US and China reach agreement on Phase One deal

By Aidan Fortune

- Last updated on GMT

US and China reach agreement on Phase One deal

Related tags Us China Beef Pork Processing and packaging Innovation

An agreement between the US and Chain on a Phase One trade deal has been welcomed by the meat industry.

The deal includes reforms and other changes to China’s economic and trade regime in the areas of intellectual property, technology transfer, agriculture, financial services, and currency and foreign exchange.  It also includes a commitment by China that it will make substantial additional purchases of US goods and services in the coming years. 

Importantly, the agreement also establishes a strong dispute resolution system that ensures prompt and effective implementation and enforcement.  In response, the US has agreed to modify its Section 301 tariff actions in a significant way.

United States Trade Representative Robert Lighthizer said: “President Trump has focused on concluding a Phase One agreement that achieves meaningful, fully-enforceable structural changes and begins rebalancing the US-China trade relationship.  This unprecedented agreement accomplishes those very significant goals and would not have been possible without the President’s strong leadership.”

“The announcement of a Phase One agreement with China is another significant step forward in advancing President Trump’s economic agenda.  Thanks to the President’s leadership, this landmark agreement marks critical progress toward a more balanced trade relationship and a more level playing field for American workers and companies,”​ added Secretary of the Treasury Steven Mnuchin.

A statement from the State Council of the People’s Republic of China said: “China and the United States have agreed on the text of a phase one economic and trade agreement based on the principle of equality and mutual respect.”

The US imposed tariffs on imports from China based on the findings of the Section 301 investigation on China’s acts, policies, and practices related to technology transfer, intellectual property, and innovation.  The United States will be maintaining 25% tariffs on approximately $250bn of Chinese imports, along with 7.5% tariffs on approximately $120bn of Chinese imports.

The National Cattlemen’s Beef Association (NCBA) CEO Colin Woodall welcomed the progress.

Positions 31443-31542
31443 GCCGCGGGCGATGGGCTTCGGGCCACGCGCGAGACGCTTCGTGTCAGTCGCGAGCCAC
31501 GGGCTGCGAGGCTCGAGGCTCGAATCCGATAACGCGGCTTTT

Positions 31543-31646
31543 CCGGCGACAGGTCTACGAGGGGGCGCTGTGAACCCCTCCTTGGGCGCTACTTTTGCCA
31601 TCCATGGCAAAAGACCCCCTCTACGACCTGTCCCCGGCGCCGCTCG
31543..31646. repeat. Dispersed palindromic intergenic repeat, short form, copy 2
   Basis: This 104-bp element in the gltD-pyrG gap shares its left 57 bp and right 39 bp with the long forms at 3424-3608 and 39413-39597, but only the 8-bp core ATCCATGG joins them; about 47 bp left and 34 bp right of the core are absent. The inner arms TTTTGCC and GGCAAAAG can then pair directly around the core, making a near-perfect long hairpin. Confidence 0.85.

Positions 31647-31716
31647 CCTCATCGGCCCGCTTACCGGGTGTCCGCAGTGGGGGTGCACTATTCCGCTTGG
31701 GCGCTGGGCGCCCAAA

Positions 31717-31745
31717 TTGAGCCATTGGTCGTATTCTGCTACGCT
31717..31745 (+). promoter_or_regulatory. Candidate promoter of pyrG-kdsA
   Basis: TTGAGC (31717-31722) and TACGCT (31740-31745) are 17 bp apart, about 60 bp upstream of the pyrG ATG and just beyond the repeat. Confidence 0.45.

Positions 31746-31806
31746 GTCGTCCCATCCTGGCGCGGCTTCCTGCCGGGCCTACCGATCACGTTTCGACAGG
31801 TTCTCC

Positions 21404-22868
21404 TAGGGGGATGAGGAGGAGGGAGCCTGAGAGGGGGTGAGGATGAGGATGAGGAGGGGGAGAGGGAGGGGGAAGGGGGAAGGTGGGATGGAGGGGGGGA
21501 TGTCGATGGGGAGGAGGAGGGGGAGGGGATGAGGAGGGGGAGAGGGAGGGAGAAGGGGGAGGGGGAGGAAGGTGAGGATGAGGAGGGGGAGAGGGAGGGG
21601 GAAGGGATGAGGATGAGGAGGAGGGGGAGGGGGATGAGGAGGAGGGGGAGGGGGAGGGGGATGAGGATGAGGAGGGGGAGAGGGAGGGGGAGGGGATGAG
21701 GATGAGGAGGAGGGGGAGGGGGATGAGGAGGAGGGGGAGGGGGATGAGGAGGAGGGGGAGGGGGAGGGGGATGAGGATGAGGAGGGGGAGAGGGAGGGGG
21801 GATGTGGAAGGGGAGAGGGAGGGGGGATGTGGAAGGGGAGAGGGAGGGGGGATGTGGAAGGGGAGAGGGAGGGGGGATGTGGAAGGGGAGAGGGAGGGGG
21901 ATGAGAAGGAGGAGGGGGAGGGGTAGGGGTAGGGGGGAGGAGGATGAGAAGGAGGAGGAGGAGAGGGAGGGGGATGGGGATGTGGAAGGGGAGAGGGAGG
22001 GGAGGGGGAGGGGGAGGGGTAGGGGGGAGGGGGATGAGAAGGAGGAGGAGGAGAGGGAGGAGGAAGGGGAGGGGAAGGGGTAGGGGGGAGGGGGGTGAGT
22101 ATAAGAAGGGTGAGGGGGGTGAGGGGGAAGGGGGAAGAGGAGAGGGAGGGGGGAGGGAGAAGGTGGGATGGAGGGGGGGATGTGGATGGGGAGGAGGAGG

“The announcement of a phase one deal with China is welcome news for the US beef industry. While we wait to learn more about the details of the agreement, we are optimistic that this positive news will bring long lasting relief to farmers and ranchers who have been targeted with China’s retaliatory tariffs for many months.”​ said Woodall. “While tariffs grab most of the headlines, China’s unjustifiable non-tariff barriers and restrictions on science-based production technologies must be addressed so that Chinese consumers can enjoy the same high-quality, safe and sustainably-produced U.S. beef that Americans have enjoyed for decades. We encourage the Trump Administration to keep working with China to establish meaningful market access and rules of trade based on market demand and science, most importantly. This is an important step forward and something that both countries must build on for our mutual prosperity.“

US Meat Export Federation (USMEF) president and CEO Dan Halstrom added: “China is the world's largest and fastest-growing destination for imported red meat, and the US industry is excited about the prospects for expanded opportunities in China. We look forward to learning more details about this Phase One agreement.

“US pork and beef products have been subject to burdensome retaliatory duties in China since 2018, and this has made it very difficult for the US industry to capitalize on China's rapidly growing need for high-quality proteins. But long before retaliatory duties entered the picture, non-tariff barriers were a major, persistent obstacle for US exporters looking to expand their business in China. USMEF thanks the Trump administration for bringing these issues to the forefront in an effort to persuade China to follow international standards for red meat trade.”

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